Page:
Trekking for Thomas gives Lake Highlands family hope, purpose
Thomas Martinelli is a 10-year-old Lake Highlands Elementary student who rides his bike and plays soccer. For his parents, Kim and Brent Martinelli, it’s mind-boggling.
“I don’t know how he does it,” Kim says. “He’s legally blind. He’s got tunnel vision.”
The Martinelli family discovered Thomas’ sight was fading when he was 18 months old. After he failed a vision screening, Kim was confident that Thomas had an astigmatism.
But instead, an ophthalmologist examined Thomas, quickly left the room and returned with a senior partner.
“Your son is going blind,” the partner said. Thomas has retinitis pigmentosa, a degenerative eye disease.
Kim and Brent were left reeling. She worried vision loss was a symptom, rather than the problem itself. As a speech therapist, she noticed other symptoms — hearing loss, low muscle tone, feeding issues.
“I just kept thinking there’s something tying it all together,” she says. “There has to be.”
More than four years and dozens of doctors’ appointments later, the Martinellis had an answer: Zellweger Spectrum Disorder.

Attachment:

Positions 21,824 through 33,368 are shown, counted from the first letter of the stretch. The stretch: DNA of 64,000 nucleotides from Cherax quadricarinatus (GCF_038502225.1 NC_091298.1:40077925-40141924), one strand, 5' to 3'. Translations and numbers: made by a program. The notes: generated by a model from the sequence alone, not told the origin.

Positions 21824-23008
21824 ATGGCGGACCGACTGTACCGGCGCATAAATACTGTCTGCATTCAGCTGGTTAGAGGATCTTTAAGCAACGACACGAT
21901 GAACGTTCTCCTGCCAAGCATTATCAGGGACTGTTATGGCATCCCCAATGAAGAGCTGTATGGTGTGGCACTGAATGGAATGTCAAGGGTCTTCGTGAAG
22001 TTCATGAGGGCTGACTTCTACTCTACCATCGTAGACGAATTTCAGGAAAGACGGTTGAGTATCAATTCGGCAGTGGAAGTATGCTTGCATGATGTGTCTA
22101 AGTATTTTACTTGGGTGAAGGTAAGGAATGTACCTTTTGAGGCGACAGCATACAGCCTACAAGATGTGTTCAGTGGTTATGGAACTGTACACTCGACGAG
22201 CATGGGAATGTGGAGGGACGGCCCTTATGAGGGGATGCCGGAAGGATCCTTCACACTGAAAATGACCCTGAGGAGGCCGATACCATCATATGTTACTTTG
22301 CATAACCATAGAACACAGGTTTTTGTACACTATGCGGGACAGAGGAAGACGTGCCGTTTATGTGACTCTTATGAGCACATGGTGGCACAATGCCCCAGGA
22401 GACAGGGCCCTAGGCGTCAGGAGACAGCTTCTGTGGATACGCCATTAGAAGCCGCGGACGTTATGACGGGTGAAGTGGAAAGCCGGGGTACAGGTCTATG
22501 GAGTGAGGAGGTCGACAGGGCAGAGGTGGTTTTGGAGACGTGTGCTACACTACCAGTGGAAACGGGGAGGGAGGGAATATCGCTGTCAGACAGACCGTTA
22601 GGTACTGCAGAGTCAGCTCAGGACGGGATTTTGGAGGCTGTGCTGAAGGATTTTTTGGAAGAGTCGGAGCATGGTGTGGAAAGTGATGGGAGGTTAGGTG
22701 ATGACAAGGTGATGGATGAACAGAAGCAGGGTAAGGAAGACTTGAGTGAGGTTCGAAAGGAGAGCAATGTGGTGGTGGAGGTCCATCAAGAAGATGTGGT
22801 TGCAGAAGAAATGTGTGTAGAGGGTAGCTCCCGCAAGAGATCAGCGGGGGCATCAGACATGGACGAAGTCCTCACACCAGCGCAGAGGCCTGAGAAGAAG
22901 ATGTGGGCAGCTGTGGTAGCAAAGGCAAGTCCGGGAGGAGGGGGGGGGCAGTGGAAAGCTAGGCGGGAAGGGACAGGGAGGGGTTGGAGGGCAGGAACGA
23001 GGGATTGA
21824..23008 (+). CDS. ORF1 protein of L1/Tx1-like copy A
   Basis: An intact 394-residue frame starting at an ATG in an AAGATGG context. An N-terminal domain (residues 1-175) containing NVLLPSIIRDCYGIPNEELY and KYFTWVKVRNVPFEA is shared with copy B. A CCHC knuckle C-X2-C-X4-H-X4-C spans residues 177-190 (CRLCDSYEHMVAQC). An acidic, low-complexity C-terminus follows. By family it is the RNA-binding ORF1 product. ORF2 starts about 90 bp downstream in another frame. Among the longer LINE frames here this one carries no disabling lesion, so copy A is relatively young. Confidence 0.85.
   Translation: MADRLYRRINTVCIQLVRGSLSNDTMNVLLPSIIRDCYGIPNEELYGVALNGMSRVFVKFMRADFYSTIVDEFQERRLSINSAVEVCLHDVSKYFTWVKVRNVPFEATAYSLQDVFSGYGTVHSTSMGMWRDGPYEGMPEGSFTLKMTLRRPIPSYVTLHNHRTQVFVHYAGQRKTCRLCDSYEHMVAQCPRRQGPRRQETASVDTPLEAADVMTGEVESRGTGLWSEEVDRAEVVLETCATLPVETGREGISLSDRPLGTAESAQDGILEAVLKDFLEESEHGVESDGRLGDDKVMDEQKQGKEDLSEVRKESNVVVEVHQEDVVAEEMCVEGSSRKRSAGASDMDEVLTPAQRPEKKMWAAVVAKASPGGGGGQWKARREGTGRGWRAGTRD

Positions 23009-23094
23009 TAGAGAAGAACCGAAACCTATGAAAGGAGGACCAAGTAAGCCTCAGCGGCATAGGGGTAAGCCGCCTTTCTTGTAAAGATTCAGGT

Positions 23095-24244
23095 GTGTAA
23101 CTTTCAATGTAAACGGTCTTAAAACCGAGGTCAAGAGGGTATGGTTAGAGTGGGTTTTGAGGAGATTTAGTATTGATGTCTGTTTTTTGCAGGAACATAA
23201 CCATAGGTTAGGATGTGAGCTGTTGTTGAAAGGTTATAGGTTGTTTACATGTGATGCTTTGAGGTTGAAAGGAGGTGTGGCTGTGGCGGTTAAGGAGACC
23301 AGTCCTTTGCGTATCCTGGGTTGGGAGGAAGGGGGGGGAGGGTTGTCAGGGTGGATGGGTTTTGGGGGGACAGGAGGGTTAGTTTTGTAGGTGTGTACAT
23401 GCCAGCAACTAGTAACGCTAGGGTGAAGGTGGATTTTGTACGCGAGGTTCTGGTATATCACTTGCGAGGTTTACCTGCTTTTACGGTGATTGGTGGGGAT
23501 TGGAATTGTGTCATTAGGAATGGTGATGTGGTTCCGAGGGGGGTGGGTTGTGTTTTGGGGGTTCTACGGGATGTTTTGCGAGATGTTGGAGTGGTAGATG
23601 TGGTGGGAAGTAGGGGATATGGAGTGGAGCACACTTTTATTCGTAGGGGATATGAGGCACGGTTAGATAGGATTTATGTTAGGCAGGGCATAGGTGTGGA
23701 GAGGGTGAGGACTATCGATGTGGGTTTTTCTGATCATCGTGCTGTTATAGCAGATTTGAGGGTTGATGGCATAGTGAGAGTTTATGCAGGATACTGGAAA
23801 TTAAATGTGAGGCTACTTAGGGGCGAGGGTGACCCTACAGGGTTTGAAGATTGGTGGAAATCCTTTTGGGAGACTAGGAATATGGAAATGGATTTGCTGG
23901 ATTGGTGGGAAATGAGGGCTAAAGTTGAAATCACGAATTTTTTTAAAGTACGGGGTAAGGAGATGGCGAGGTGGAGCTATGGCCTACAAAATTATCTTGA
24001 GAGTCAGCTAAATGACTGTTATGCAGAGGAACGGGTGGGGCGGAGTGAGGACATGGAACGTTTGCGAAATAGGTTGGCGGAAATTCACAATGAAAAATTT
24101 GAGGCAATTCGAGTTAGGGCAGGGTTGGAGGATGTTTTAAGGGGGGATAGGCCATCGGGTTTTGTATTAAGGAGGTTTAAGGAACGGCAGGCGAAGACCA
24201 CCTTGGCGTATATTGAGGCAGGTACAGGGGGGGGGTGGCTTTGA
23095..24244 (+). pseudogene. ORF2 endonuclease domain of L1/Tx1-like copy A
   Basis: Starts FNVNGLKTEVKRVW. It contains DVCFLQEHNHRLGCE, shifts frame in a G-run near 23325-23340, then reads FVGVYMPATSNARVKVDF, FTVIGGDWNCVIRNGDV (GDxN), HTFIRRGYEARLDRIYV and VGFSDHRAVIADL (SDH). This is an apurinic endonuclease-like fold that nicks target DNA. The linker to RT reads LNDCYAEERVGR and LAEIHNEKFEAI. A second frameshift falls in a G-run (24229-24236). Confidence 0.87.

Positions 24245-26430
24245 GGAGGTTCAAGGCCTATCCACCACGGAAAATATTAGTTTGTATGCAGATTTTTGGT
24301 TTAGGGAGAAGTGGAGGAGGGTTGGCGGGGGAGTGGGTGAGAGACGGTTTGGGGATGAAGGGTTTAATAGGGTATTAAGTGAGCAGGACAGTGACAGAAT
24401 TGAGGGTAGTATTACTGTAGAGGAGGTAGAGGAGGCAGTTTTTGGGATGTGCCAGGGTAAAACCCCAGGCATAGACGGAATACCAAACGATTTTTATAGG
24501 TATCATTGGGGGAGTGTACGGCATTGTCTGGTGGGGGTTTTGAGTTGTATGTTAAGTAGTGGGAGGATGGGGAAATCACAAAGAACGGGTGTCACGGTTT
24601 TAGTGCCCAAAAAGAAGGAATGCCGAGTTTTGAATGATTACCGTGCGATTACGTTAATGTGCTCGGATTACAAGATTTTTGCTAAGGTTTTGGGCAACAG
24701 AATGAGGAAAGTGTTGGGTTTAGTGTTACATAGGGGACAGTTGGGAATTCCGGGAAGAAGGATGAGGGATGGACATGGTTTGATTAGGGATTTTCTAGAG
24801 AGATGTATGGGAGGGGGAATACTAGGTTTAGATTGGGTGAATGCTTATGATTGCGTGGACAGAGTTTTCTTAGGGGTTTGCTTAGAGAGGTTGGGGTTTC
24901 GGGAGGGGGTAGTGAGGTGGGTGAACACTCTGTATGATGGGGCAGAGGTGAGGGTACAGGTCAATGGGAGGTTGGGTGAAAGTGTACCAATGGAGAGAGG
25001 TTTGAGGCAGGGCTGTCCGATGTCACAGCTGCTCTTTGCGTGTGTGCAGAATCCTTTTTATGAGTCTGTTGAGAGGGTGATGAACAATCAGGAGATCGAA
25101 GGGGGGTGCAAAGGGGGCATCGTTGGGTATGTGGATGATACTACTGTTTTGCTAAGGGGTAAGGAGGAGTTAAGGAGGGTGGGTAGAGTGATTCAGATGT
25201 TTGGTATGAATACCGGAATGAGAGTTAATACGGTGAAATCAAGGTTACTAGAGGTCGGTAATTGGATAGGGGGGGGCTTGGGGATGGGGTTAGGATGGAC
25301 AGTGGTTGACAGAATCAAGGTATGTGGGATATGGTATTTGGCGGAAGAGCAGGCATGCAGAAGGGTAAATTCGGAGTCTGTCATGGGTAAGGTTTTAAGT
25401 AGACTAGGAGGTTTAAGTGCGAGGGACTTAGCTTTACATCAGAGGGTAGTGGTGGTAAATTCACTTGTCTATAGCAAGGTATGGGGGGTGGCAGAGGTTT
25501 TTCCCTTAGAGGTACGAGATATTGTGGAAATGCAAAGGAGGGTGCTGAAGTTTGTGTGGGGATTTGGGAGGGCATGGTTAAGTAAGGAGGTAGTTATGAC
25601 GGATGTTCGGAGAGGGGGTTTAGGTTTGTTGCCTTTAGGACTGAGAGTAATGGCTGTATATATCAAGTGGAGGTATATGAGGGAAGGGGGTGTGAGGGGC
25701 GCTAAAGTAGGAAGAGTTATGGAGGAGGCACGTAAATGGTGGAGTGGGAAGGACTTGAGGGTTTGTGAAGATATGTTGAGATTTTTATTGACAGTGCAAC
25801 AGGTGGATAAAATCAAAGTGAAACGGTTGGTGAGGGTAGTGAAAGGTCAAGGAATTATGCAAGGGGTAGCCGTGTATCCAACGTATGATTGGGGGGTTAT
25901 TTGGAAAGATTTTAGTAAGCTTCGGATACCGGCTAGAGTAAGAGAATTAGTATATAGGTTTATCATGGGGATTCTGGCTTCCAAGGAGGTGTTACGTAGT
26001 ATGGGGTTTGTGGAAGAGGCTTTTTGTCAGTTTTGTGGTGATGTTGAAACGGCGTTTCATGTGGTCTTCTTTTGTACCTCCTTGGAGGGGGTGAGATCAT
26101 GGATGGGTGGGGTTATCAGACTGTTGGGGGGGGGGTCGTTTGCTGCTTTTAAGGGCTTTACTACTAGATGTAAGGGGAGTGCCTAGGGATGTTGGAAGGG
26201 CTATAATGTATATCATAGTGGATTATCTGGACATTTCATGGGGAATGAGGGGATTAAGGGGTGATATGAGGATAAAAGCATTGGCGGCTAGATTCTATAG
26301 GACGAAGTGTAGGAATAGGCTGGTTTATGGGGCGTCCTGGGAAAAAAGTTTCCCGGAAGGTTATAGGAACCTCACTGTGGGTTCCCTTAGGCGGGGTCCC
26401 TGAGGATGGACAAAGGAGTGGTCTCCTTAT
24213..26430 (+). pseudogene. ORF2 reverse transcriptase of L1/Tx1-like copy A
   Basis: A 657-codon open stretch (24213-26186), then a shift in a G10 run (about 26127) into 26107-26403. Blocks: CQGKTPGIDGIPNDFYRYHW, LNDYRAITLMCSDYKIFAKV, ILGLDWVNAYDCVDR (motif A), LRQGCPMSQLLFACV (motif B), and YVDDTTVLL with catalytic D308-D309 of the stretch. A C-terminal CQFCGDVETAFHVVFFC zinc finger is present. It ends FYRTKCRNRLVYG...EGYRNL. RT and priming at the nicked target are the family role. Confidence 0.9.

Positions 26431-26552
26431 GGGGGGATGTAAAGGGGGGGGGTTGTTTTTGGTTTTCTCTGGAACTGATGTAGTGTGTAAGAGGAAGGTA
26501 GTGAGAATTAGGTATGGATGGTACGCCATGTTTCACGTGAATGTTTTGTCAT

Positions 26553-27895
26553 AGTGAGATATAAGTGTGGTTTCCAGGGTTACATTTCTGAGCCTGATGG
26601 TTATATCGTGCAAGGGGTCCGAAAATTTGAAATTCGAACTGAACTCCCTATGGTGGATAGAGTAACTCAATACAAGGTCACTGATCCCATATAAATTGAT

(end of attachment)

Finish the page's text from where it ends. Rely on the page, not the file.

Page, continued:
“You just learn really quickly that there’s no one else looking out for your kid but you,” Kim says.
Zellweger Spectrum Disorder is a type of peroxisomal disorder, which are both rare and genetic. Peroxisomes are organelles that are “necessary for cell function, normal brain development and the formation of myelin,” according to the Global Foundation for Peroxisomal Disorders.
Defects in peroxisome production impact every organ system in the body, including the liver, kidneys and brain. A geneticist in Houston told the family there was no cure. There was nothing they could do to help him either, he said.
“At first I was scared and completely depressed,” Kim says. “I call it my year in the black. I was in a fog. … I think it’s just a constant mental struggle to only think about the moment.”
Thomas defied the doctor’s expectations. His liver and vision are stable. And his brain has shown no signs of deterioration.
Three years ago, Kim ran a marathon to raise money for the Global Foundation for Peroxisomal Disorders, an organization that’s provided the family with instrumental resources and support.
Since her sons asked to run the marathon, Kim’s sister-in-law suggested they organize a fun run for kids. They coordinated Trekking for Thomas in three weeks and raised $5,000. Last year, nearly 200 kids participated, and they raised $23,000.
“Such huge supporters believe in Thomas,” Kim says. “And that’s all you want — a teacher or medical professional to buy into your kid. We’ve just been really fortunate.”